In practice, the theater 140 receives encrypted content (e.g., one or more digital cinema presentations) at a satellite receiver 174 via a downlink from a satellite 176. While the secure media block 160 could receive the encrypted content directly from the satellite receiver 174, preferably, the theater management system 150, or a separate ingest server (not shown), receives the encrypted content for accumulation and distribution via the LAN router 170. To that end, the theater management system 150 includes a storage device 152, such as a disc drive or array of disk drives, for storing content subsequently directed to the appropriate secure media block 160. Alternatively, the secure media block 160 could retrieve the encrypted content from the theater management system 150. Until such time as the secure media block 160 possess both the encrypted content and a KDM corresponding to that encrypted content and to the secure media block itself, the encrypted content will remain inaccessible. If the secure media block 160 fails to receive the KDM timely fashion, the secure media block will fail to show the presentation.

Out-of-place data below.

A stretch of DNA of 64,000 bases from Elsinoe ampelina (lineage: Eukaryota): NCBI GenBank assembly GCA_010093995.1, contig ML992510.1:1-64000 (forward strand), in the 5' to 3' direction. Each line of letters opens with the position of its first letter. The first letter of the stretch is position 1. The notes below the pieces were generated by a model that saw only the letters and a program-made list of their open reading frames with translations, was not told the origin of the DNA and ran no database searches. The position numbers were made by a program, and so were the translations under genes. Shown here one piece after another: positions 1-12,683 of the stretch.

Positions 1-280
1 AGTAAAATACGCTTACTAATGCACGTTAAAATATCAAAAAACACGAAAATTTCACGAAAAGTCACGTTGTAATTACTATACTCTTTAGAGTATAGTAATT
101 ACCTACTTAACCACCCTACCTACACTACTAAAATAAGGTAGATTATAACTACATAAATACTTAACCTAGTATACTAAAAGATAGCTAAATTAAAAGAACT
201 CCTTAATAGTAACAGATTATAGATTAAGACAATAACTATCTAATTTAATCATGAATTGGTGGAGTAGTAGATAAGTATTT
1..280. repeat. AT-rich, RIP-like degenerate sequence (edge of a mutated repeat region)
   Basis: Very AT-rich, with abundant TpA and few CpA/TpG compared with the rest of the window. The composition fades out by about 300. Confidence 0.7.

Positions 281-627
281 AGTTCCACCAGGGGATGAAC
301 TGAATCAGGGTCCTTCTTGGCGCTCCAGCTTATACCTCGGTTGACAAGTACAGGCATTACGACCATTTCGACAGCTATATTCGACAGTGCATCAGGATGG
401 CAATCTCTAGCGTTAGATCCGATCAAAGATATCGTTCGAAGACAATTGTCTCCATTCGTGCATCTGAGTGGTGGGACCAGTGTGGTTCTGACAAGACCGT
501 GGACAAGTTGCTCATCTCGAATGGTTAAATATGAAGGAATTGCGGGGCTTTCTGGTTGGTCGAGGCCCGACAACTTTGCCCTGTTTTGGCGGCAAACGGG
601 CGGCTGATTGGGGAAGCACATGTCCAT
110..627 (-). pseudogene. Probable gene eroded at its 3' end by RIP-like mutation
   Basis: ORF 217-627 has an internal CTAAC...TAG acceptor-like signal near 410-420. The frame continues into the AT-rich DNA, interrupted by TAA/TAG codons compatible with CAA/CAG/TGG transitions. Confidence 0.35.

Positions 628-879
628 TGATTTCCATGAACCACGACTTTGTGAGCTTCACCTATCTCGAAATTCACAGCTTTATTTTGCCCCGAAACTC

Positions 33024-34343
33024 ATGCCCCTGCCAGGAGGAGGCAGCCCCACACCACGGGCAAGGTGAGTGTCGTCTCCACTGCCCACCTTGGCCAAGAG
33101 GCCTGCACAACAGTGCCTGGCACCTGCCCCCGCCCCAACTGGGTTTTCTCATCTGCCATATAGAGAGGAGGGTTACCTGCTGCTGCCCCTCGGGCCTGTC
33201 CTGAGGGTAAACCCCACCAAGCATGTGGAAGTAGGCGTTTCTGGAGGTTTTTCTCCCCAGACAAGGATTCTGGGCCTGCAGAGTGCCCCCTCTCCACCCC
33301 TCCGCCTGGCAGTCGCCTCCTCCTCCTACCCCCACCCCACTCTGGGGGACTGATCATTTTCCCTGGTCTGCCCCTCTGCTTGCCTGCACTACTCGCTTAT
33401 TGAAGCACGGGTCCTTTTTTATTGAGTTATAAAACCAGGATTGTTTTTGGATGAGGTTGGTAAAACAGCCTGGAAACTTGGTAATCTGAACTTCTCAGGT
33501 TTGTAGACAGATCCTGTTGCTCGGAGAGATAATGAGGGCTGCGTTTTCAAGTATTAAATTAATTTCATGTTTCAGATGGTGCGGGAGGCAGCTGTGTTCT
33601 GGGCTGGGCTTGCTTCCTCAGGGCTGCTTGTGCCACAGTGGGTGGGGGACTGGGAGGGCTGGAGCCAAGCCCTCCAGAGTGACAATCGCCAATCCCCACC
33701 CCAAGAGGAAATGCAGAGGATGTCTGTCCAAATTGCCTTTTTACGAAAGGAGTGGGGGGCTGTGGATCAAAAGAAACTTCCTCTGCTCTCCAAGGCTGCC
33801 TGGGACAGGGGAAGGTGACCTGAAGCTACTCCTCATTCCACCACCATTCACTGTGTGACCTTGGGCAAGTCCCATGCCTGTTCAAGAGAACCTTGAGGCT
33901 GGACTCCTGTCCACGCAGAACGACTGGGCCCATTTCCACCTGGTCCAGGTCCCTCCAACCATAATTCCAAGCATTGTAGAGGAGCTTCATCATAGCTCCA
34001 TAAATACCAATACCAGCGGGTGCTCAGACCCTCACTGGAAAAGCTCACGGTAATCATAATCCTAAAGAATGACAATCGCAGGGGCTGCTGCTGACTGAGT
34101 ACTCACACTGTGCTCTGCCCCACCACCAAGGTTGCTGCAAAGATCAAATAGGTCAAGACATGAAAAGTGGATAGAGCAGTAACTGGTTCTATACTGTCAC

Distribution of the KDM and the encrypted content can occur in any order. In other words, distribution of the KDM can precede distribution of the encrypted content or vice versa. Preferably, the theater management system 150 will attempt to gather the KDM(s) from the key message distributor 120 appropriate for the secure media block(s) 160 within the theater 140. In the illustrated embodiment, the storage device 122 within the key message distributor possesses a directory arrangement for storing a KDM for a given the secure media block 160 in a given theater 140 in a subdirectory specifically allocated to that the secure media block. The secure media block subdirectory resides as a subdirectory specifically allocated to theater 140.